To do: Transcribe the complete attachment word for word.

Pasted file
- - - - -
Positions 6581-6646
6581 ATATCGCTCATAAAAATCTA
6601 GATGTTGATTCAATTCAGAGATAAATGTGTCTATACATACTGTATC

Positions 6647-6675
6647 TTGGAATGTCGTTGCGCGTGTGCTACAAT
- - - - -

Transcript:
Positions 6581-6646
6581 ATATCGCTCATAAAAATCTA
6601 GATGTTGATTCAATTCAGAGATAAATGTGTCTATACATACTGTATC

Positions 6647-6675
6647 TTGGAATGTCGTTGCGCGTGTGCTACAAT